They may also need to access web APIs such as the Microsoft Graph API (to access Azure Active Directory, Intune, and services in Office 365) and other Microsoft services' APIs, in addition to your own web APIs.
This section describes various ways in which you can configure your application further.
First we start with an overview of the consent framework, which is important to understand when building applications that need to be used by other users or applications.
The Azure AD consent framework makes it easy to develop multi-tenant web and native client applications, including multi-tier applications.
These applications allow sign-in by user accounts from an Azure AD tenant, different from the one where the application is registered.
This registration process involves giving Azure AD details about your application, such as the URL where it’s located, the URL to send replies after a user is authenticated, the URI that identifies the app, and so on.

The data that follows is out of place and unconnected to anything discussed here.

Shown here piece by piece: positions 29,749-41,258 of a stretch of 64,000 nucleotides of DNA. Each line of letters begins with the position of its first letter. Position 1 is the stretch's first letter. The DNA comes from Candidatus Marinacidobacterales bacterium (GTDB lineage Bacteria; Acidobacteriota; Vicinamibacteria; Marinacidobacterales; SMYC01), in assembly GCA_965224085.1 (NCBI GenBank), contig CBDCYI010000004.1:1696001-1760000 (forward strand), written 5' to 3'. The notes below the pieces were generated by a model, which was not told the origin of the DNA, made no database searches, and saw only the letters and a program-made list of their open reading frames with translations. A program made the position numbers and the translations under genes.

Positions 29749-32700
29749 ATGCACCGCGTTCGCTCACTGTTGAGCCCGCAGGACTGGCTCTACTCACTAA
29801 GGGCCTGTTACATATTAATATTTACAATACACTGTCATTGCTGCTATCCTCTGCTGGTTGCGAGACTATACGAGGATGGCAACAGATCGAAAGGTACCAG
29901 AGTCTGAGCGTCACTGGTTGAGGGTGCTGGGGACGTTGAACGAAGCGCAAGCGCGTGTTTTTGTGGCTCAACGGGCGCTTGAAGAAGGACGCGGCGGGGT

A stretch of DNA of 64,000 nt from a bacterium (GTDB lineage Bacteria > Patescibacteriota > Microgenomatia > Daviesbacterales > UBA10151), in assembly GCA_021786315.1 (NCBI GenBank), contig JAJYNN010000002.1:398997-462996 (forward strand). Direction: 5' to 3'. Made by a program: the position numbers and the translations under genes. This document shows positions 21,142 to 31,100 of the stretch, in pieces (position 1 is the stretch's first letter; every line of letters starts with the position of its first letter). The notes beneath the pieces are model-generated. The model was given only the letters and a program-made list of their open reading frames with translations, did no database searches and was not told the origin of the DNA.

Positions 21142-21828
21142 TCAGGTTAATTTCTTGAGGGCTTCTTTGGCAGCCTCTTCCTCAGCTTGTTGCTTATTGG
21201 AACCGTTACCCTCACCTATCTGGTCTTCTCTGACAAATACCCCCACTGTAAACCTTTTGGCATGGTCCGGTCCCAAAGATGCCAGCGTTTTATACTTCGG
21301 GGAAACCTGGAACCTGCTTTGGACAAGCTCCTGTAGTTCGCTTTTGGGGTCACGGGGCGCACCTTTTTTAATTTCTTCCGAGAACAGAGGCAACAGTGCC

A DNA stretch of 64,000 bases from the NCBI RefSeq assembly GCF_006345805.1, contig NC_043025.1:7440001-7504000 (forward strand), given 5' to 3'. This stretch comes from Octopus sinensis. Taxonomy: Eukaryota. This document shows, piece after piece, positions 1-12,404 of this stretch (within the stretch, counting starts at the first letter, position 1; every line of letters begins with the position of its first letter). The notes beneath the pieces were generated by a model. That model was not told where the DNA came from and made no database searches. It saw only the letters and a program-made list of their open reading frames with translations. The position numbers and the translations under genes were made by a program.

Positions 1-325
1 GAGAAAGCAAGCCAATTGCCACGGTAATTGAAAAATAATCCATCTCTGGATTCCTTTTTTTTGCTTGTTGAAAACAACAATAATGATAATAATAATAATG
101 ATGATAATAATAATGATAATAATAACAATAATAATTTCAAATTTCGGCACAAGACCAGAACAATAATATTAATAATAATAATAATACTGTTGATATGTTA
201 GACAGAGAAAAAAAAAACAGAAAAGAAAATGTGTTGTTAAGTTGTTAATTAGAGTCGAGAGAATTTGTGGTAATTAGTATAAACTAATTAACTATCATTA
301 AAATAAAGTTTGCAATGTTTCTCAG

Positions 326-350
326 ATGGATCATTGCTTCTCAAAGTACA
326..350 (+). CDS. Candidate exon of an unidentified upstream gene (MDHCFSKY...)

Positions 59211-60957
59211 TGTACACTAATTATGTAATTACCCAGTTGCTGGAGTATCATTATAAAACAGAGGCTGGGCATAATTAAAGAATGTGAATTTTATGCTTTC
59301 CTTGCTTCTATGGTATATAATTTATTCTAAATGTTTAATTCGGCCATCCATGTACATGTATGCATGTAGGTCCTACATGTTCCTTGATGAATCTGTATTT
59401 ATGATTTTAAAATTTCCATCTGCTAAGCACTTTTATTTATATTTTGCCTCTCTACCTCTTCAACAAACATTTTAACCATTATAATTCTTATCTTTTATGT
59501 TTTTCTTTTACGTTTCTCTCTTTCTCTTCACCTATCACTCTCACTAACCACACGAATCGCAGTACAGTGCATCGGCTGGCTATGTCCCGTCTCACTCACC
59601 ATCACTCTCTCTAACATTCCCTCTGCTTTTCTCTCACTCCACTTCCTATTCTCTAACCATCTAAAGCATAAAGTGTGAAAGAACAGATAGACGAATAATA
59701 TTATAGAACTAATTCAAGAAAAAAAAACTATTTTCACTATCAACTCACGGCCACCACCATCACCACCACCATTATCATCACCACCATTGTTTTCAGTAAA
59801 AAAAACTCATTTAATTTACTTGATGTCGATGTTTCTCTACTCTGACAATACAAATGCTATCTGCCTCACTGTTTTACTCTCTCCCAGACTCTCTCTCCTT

Once your application has been registered with Azure AD, it may need to be updated to provide access to web APIs, be made available in other organizations, and more.
The application manifest actually serves as a mechanism for updating the Application entity, which defines all attributes of an Azure AD application's identity configuration, including the API access scopes we discussed.
For more information on the Application entity and its schema, see the Graph API Application entity documentation.
Access scopes and roles are exposed through your application's manifest, which is a JSON file that represents your application’s identity configuration.